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Chapter 13 Comparing Groups: Analysis of Variance Methods. Learn …. How to use Statistical inference To Compare Several Population Means . Section 13.1. How Can We Compare Several Means? One-Way ANOVA. Analysis of Variance.

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## Chapter 13 Comparing Groups: Analysis of Variance Methods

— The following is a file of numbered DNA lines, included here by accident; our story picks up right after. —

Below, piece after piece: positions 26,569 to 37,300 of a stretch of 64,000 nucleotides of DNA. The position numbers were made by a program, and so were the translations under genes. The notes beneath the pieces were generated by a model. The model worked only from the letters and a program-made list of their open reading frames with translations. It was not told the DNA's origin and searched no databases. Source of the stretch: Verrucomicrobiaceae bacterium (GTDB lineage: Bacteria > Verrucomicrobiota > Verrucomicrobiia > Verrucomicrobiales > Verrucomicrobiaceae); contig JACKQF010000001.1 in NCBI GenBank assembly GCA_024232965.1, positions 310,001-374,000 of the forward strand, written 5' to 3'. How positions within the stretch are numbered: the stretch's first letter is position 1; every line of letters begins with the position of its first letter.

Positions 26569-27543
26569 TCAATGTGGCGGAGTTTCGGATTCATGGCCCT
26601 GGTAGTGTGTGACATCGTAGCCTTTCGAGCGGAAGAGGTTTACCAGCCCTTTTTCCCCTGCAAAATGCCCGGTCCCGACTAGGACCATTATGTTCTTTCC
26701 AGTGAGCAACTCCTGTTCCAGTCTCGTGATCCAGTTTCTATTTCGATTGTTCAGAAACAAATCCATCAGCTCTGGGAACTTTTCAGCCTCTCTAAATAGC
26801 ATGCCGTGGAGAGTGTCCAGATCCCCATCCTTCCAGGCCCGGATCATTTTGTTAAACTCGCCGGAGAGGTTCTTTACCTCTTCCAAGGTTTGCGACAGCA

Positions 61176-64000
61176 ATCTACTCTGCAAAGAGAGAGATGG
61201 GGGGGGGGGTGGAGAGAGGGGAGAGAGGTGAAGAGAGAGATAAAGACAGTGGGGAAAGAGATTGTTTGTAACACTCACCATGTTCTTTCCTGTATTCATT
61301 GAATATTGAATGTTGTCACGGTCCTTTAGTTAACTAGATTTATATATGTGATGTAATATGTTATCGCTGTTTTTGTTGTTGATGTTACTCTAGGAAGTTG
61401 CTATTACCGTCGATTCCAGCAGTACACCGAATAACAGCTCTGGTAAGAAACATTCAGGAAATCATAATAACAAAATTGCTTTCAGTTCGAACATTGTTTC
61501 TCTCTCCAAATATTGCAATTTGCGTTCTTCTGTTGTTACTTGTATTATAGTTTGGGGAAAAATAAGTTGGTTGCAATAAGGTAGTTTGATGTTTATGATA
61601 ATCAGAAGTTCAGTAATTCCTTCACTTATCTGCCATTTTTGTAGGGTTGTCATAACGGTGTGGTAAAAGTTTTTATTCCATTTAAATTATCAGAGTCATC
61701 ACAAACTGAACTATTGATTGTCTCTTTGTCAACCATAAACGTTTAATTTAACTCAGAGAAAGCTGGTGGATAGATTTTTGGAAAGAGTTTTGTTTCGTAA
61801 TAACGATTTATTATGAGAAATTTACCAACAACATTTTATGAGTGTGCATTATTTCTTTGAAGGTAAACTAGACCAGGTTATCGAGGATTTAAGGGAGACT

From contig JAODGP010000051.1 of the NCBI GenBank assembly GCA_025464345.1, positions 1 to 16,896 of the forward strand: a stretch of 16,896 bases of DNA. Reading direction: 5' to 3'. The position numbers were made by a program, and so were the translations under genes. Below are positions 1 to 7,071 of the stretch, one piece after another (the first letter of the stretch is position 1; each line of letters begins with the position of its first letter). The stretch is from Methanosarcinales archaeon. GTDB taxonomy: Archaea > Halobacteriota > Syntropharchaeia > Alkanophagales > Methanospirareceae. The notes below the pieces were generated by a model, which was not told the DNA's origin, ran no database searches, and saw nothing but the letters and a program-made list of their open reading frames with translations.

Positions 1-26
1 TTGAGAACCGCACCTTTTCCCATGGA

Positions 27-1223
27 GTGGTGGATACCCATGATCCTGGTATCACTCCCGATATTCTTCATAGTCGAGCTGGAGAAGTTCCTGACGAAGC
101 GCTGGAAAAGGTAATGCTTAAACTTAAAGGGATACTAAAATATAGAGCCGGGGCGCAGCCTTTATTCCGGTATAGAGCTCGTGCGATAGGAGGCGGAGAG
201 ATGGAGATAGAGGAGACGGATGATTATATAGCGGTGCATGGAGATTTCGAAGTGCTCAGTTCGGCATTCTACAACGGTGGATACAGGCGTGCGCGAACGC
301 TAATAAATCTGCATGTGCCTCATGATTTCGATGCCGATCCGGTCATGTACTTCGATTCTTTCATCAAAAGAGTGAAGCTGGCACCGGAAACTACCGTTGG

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**Chapter 13Comparing Groups: Analysis of Variance Methods**• Learn …. How to use Statistical inference To Compare Several Population Means**Section 13.1**How Can We Compare Several Means? One-Way ANOVA**Analysis of Variance**• The analysis of variance method compares means of several groups • Let g denote the number of groups • Each group has a corresponding population of subjects • The means of the response variable for the g populations are denoted by µ1,µ2, … µg**Hypotheses and Assumptions for the ANOVA Test**• The analysis of variance is a significance test of the null hypothesis of equal population means: • H0: µ1 =µ2 = …= µg • The alternative hypothesis is: • Ha:At least two of the population means are unequal**Hypotheses and Assumptions for the ANOVA Test**The assumptions for the ANOVA test comparing population means are as follows: • The population distributions of the response variable for the g groups are normal with the same standard deviation for each group**Hypotheses and Assumptions for the ANOVA Test**• Randomization: • In a survey sample, independent random samples are selected from the g populations • In an experiment, subjects are randomly assigned separately to the g groups**Example: How Long Will You Tolerate Being Put on Hold?**• An airline has a toll-free telephone number for reservations • The airline hopes a caller remains on hold until the call is answered, so as not to lose a potential customer**Example: How Long Will You Tolerate Being Put on Hold?**• The airline recently conducted a randomized experiment to analyze whether callers would remain on hold longer, on the average, if they heard: • An advertisement about the airline and its current promotion • Muzak (“elevator music”) • Classical music**Example: How Long Will You Tolerate Being Put on Hold?**• The company randomly selected one out of every 1000 calls in a week • For each call, they randomly selected one of the three recorded messages • They measured the number of minutes that the caller stayed on hold before hanging up (these calls were purposely not answered)**Example: How Long Will You Tolerate Being Put on Hold?**• Denote the holding time means for the populations that these three random samples represent by: • µ1 = mean for the advertisement • µ2 = mean for the Muzak • µ3 = mean for the classical music**Example: How Long Will You Tolerate Being Put on Hold?**• The hypotheses for the ANOVA test are: • H0: µ1=µ2=µ3 • Ha: at least two of the population means are different**Example: How Long Will You Tolerate Being Put on Hold?**• Here is a display of the sample means:**Example: How Long Will You Tolerate Being Put on Hold?**• As you can see from the graph on the previous page, the sample means are quite different • This alone is not sufficient evidence to enable us to reject H0**Variability between Groups and within Groups**• The ANOVA method is used to compare population means • It is called analysis of variance because it uses evidence about two types of variability**Variability Between Groups and Within Groups**• Two examples of data sets with equal means but unequal variability:**Variability Between Groups and Within Groups**• Which case do you think gives stronger evidence against H0:µ1=µ2=µ3? • What is the difference between the data in these two cases?**Variability Between Groups and Within Groups**• In both cases the variability between pairs of means is the same • In ‘Case b’ the variability within each sample is much smaller than in ‘Case a.’ • The fact that ‘Case b’ has less variability within each sample gives stronger evidence against H0**ANOVA F-Test Statistic**• The analysis of variance (ANOVA) F-test statistic is: • The larger the variability between groups relative to the variability within groups, the larger the F test statistic tends to be**ANOVA F-Test Statistic**• The test statistic for comparing means has the F-distribution • The larger the F-test statistic value, the stronger the evidence against H0**ANOVA F-test for Comparing Population Means of Several**Groups • Assumptions: • Independent random samples • Normal population distributions with equal standard deviations**ANOVA F-test for Comparing Population Means of Several**Groups • Hypotheses: • H0:µ1=µ2= … =µg • Ha:at least two of the population means are different**ANOVA F-test for Comparing Population Means of Several**Groups • Test statistic: F- sampling distribution has df1= g -1, df2 = N – g = (total sample size – no. of groups)**ANOVA F-test for Comparing Population Means of Several**Groups • P-value: Right-tail probability above the observed F- value • Conclusion: If decision is needed, reject if P-value ≤ significance level (such as 0.05)**The Variance Estimates and the ANOVA Table**• Let σ denote the standard deviation for each of the g population distributions • One assumption for the ANOVA F-test is that each population has the same standard deviation, σ**The Variance Estimates and the ANOVA Table**• The F-test statistic is the ratio of two estimates of σ2, the population variance for each group • The estimate of σ2 in the denominator of the F-test statistic uses the variability within each group • The estimate of σ2 in the numerator of the F-test statistic uses the variability between each sample mean and the overall mean for all the data**The Variance Estimates and the ANOVA Table**• Computer software displays the two estimates ofσ2 in the ANOVA table • The MS column contains the two estimates, which are called mean squares • The ratio of the two mean squares is the F- test statistic • This F- statistic has a P-value**Example: ANOVA for Customers’ Telephone Holding Times**• This example is a continuation of a previous example in which an airline conducted a randomized experiment to analyze whether callers would remain on hold longer, on the average, if they heard: • An advertisement about the airline and its current promotion • Muzak (“elevator music”) • Classical music**Example: ANOVA for Customers’ Telephone Holding Times**• Denote the holding time means for the populations that these three random samples represent by: • µ1 = mean for the advertisement • µ2 = mean for the Muzak • µ3 = mean for the classical music**Example: ANOVA for Customers’ Telephone Holding Times**• The hypotheses for the ANOVA test are: • H0:µ1=µ2=µ3 • Ha:at least two of the population means are different**Example: ANOVA for Customers’ Telephone Holding Times**• Since P-value < 0.05, there is sufficient evidence to reject H0:µ1=µ2=µ3 • We conclude that a difference exists among the three types of messages in the population mean amount of time that customers are willing to remain on hold**Assumptions for the ANOVA F-Test and the Effects of**Violating Them • Population distributions are normal • Moderate violations of the normality assumption are not serious • These distributions have the same standard deviation, σ • Moderate violations are also not serious**Assumptions for the ANOVA F-Test and the Effects of**Violating Them • You can construct box plots or dot plots for the sample data distributions to check for extreme violations of normality • Misleading results may occur with the F-test if the distributions are highly skewed and the sample size N is small**Assumptions for the ANOVA F-Test and the Effects of**Violating Them • Misleading results may also occur with the F-test if there are relatively large differences among the standard deviations (the largest sample standard deviation being more than double the smallest one)**The 1998 General Social Survey asked subjects how many**friend they have. Is this associated with the respondent’s astrological sign (the 13 symbols of the Zodiac)? The ANOVA table for the data reports F=0.61 • State the null hypothesis • The population means for all 12 Zodiac signs are the same. • At least two population means are different.**The 1998 General Social Survey asked subjects how many**friend they have. Is this associated with the respondent’s astrological sign (the 13 symbols of the Zodiac)? The ANOVA table for the data reports F=0.61 • State the alternative hypothesis • The population means for all 12 Zodiac signs are the same. • At least two population means are different.**The 1998 General Social Survey asked subjects how many**friend they have. Is this associated with the respondent’s astrological sign (the 13 symbols of the Zodiac)? The ANOVA table for the data reports F=0.61 • Based on what you know about the F distribution would you guess that the test value of 0.61 provides strong evidence against the null hypothesis? • No • Yes**The 1998 General Social Survey asked subjects how many**friend they have. Is this associated with the respondent’s astrological sign (the 13 symbols of the Zodiac)? The ANOVA table for the data reports F=0.61 • The P-value associated with the F-statistic is 0.82. At a significance level of 0.05, what is the correct decision? • Reject Ho • Fail to Reject Ho • Reject Ha • Fail to Reject Ha**Section 13.2**How Should We Follow Up an ANOVA F-Test?**Follow Up to an ANOVA F-Test**• When an analysis of variance F-test has a small P-value, the test does not specify which means are different or how different they are • We can estimate differences between population means with confidence intervals**Confidence Intervals Comparing Pairs of Means**• For two groups i and j, with sample means yi and yj having sample sizes ni and nj, the 95% confidence interval for µi - µj is: • The t-score has df = N – g**Confidence Intervals Comparing Pairs of Means**• Some software refers to this confidence method as the Fisher method • When the confidence interval does not contain 0, we can infer that the population means are different • The interval shows just how different the means may be**Example: Number of Good Friends and Happiness**• A recent GSS study asked: “About how many good friends do you have?” • The study also asked each respondent to indicate whether they were ‘very happy,’ ‘pretty happy,’ or ‘not too happy’**Example: Number of Good Friends and Happiness**• Let the response variable y = number of good friends • Let the categorical explanatory variable x = happiness level**Example: Number of Good Friends and Happiness**• Construct a 95% CI to compare the population mean number of good friends for the two categories: ‘very happy’ and ‘pretty happy.’ • 95% CI formula:**Example: Number of Good Friends and Happiness**• First, use the output to find s: • Use software or a table to find the t-value of 1.963**Example: Number of Good Friends and Happiness**• Next calculate the interval: • Since the CI contains only positive numbers, this suggest that, on average, people who are very happy have more good friends than people who are pretty happy**Controlling Overall Confidence with Many Confidence**Intervals • The confidence interval method just discussed is mainly used when g is small or when only a few comparisons are of main interest • The confidence level of 0.95 applies to any particular confidence interval that we construct